Even if your hiring process brings you the right person, you can’t expect your new sales star to shine without an equally effective onboarding plan.

Employee onboarding is the process of training and integrating a new salesperson into your organization. For many companies, onboarding sales reps involves things like reviewing the employee handbook, attending orientation meetings and learning about products. In addition to those activities, I recommend sales training and engagement elements to acclimate your new sales star to his or her responsibilities and surroundings.

Most security industry companies don’t onboard reps effectively. They skip crucial onboarding elements, or simply neglect them. As one sales manager of an access control company told me, “I hire reps with industry experience, make sure they know our products and policies and turn them loose.”

If only it were that simple.

An effective onboarding process reduces turnover, and turnover is a costly proposition. A DePaul University study found sales rep turnover costs companies in excess of $97,000 in recruiting costs, training costs and lost sales.

Properly onboarding reps also boosts productivity. When Google implemented a more structured onboarding process encompassing all the right elements, they saw a 25 percent increase in productivity from new hires. 

Your onboarding program should acclimate reps to your company, explain your company mission, and clearly define what is expected of the new rep. It should foster engagement and relationships with others on the team. It must lay the foundation for a successful relationship between the sales rep and your company so that you retain your talent.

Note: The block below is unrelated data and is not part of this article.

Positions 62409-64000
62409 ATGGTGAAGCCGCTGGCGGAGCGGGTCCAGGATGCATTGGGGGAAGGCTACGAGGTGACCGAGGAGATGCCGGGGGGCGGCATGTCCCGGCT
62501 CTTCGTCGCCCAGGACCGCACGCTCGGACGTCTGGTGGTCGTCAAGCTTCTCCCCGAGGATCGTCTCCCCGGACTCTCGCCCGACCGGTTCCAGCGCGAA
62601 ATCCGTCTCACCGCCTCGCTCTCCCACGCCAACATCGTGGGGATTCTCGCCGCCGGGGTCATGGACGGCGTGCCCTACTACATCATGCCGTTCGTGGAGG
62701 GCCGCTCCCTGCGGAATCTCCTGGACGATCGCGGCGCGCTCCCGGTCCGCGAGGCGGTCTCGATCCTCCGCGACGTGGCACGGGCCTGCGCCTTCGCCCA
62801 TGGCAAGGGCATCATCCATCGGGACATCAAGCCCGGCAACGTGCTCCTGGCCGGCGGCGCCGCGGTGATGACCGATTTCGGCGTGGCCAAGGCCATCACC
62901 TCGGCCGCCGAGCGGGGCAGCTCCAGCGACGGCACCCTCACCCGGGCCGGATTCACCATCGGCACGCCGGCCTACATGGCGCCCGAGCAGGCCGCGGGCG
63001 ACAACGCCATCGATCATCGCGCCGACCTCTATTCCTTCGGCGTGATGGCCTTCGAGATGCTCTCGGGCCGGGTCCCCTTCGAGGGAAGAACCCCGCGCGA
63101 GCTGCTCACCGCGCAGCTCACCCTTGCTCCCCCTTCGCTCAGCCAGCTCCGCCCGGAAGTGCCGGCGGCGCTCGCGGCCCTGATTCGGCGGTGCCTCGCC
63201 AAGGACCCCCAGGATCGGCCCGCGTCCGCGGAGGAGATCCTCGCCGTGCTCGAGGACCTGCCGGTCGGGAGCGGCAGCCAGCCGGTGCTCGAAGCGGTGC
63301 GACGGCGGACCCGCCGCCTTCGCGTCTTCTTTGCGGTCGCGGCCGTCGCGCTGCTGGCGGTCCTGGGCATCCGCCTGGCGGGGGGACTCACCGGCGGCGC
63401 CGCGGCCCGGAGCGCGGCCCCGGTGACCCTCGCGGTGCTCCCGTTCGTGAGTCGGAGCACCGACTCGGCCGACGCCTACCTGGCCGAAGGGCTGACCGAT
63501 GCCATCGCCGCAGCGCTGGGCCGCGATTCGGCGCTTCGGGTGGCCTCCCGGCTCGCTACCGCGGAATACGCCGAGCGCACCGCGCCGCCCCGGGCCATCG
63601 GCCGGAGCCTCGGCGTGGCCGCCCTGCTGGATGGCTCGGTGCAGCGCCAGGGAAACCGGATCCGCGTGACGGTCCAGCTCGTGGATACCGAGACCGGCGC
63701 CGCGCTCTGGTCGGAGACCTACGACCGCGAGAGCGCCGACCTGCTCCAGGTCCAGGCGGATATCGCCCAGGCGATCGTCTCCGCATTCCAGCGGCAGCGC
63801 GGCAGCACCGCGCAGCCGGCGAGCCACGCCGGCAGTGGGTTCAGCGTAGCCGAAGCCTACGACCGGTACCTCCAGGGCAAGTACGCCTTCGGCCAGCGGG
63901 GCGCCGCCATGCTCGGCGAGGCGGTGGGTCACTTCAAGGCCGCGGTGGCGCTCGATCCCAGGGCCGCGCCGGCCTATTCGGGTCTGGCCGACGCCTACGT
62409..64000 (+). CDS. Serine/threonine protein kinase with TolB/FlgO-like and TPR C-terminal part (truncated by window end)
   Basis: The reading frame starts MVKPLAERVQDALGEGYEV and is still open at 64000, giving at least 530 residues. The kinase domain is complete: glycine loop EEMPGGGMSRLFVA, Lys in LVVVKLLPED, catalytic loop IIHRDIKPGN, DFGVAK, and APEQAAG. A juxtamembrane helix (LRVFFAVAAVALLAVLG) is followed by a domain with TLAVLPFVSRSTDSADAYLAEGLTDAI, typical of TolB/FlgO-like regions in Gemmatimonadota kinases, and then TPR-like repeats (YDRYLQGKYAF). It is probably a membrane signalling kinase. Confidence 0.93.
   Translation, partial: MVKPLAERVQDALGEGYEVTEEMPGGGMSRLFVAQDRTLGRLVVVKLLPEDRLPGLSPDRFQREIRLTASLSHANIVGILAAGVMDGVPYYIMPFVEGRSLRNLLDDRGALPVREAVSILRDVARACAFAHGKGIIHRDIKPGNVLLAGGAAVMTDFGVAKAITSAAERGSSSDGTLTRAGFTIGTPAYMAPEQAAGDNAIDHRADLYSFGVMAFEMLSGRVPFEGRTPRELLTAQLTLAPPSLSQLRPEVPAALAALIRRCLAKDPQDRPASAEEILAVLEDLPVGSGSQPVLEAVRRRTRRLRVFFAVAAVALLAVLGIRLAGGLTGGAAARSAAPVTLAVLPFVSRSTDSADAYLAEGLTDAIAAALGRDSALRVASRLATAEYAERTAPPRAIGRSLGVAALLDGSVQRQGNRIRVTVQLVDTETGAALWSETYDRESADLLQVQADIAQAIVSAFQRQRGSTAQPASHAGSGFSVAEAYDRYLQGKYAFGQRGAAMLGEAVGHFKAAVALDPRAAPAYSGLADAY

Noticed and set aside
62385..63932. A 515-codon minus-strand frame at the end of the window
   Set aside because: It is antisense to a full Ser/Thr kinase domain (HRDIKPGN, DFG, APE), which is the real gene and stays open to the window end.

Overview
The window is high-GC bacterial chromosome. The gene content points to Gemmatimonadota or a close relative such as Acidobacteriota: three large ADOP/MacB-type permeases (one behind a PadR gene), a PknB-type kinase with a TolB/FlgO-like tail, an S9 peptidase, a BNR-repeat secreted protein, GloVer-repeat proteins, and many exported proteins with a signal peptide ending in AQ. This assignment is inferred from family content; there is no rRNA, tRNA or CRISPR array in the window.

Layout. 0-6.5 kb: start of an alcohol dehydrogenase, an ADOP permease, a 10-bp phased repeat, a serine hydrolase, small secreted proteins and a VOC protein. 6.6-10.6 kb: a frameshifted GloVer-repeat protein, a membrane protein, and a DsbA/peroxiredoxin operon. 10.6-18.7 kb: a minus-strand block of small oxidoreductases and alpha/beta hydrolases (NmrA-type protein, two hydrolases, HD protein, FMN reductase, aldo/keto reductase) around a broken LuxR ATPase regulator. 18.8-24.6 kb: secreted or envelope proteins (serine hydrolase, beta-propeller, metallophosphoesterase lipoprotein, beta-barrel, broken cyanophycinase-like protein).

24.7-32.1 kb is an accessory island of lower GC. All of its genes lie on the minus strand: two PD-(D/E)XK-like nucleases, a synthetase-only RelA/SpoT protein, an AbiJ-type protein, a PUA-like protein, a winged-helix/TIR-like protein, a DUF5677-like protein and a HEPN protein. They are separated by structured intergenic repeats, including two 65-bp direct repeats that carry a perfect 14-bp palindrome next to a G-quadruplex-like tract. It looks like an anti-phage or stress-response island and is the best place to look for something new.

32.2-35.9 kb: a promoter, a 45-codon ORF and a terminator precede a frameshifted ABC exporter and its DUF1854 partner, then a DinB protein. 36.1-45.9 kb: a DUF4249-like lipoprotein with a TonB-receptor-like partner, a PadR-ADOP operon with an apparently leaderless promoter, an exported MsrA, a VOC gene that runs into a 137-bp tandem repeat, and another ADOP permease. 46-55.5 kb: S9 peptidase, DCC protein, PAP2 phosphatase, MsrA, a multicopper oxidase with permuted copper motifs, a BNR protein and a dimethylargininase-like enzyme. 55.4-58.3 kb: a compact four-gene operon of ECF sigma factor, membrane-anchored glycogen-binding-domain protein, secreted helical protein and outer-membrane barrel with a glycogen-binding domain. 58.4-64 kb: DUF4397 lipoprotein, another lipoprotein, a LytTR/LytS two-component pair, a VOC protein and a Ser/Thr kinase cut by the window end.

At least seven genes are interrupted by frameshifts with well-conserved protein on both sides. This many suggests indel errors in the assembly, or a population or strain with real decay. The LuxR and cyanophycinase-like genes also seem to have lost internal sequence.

Here are some strategies for onboarding new reps effectively:

  1. Understand capacity planning. If you need someone right away, you’re starting off on the wrong foot. The easiest way to effectively onboard someone is to hire them before you actually need them. 
  2. Have a six month onboarding process. Your onboarding process should be designed and standardized for the long term. Onboarding is not a one week event. Make sure to include detailed instruction on your sales processes, buyer personas, vertical markets, etc.  
  3. Have a detailed “roles and responsibilities” discussion. Make sure your rep clearly understands all job duties and outcomes for which they are responsible. Let them know your expectations regarding their behaviors and ethics, and what the new rep can expect from you and the organization.
  4. Write it down. New reps aren’t going to retain 100 percent of what they’ve been told. Record your onboarding materials in reference guides for ongoing use. 
  5. Match your new rep with a peer buddy. Allowing new hires to shadow veterans can be a big help. But be careful; often, the best peer buddy is not the top performing sales rep. (We’ll talk more in my column next month about why top sales stars often make terrible sales managers.)
  6. Make successful onboarding your top priority. The biggest single mistake in successfully onboarding a new rep is not spending the proper amount of management time on the activity. Too many companies and managers give the rep a few days of training and then throw them into the pool and expect them to swim. The person responsible for onboarding the new rep should not have any single priority greater than the onboarding process.

Encourage an open dialog. Allow honest feedback from your new hire and those involved with the onboarding process. Be comfortable in opening your office to criticism, new ideas and concerns.